An estimated 170 million individuals worldwide harbor the lethal hepatitis C virus (HCV)--most without even knowing it. Indeed, the virus often resides in the body undetected for years before it ultimately causes advanced liver disease. Efforts to study HCV have been hampered by the virus's unwillingness to grow in the lab. The results of a new study, however, promise to change that. According to a report published today in the journal Science, Charles M. Rice of Rockefeller University and his colleagues have discovered that certain HCV strains contain mutations in a particular region of a protein known as NS5A that allow the virus to replicate more freely in cell culture. Taking advantage of that, the team developed a culture system that should enable researchers to conduct genetic analyses of the virus and test drug compounds more rapidly in the near future. Moreover, the region of NS5A that appears to be so critical for replication may itself represent a good drug target. "This is a major breakthrough for genetics studies on the virus and for designing ways to screen for effective drugs," Rice says. "This could really speed up the drug discovery process."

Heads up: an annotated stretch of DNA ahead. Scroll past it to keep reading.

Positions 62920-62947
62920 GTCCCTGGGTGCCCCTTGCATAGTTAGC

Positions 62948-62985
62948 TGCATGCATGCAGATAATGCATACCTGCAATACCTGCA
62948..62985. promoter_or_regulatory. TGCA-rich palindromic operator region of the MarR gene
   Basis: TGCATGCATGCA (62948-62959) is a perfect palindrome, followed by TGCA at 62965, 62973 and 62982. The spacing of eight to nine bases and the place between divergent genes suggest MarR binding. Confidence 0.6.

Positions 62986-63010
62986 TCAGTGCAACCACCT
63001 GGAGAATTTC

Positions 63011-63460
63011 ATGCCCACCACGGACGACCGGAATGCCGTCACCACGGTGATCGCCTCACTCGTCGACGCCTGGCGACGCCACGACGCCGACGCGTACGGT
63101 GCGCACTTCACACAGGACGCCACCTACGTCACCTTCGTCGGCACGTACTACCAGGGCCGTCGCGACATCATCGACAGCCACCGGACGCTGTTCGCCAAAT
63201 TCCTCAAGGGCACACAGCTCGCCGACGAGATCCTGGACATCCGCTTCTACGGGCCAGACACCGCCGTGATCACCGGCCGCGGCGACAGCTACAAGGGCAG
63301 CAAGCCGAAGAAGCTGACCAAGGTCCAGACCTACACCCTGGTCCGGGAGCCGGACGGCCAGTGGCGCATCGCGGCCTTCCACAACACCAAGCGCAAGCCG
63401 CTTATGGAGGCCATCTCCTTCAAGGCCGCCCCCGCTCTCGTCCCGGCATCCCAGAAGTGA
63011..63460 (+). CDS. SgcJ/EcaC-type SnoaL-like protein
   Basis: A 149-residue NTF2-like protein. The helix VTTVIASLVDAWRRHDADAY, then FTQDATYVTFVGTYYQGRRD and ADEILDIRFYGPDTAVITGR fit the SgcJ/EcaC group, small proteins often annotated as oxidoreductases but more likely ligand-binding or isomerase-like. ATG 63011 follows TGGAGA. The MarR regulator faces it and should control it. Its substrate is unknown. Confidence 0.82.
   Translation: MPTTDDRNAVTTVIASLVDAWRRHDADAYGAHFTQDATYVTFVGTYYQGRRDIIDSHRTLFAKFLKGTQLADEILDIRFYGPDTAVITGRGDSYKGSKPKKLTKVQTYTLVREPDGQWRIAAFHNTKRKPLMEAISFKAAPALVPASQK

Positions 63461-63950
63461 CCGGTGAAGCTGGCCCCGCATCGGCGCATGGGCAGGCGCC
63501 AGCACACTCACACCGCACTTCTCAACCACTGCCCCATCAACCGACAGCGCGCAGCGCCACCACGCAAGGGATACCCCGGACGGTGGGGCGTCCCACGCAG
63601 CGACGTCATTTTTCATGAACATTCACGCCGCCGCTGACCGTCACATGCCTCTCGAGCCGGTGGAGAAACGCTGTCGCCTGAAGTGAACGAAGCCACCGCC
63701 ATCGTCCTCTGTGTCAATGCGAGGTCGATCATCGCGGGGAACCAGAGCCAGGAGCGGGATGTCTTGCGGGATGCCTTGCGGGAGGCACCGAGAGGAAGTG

ABOUT THE AUTHOR(S)
Kate Wong is an editor and writer at Scientific American covering paleontology, archaeology and life sciences.
Credit: Nick Higgins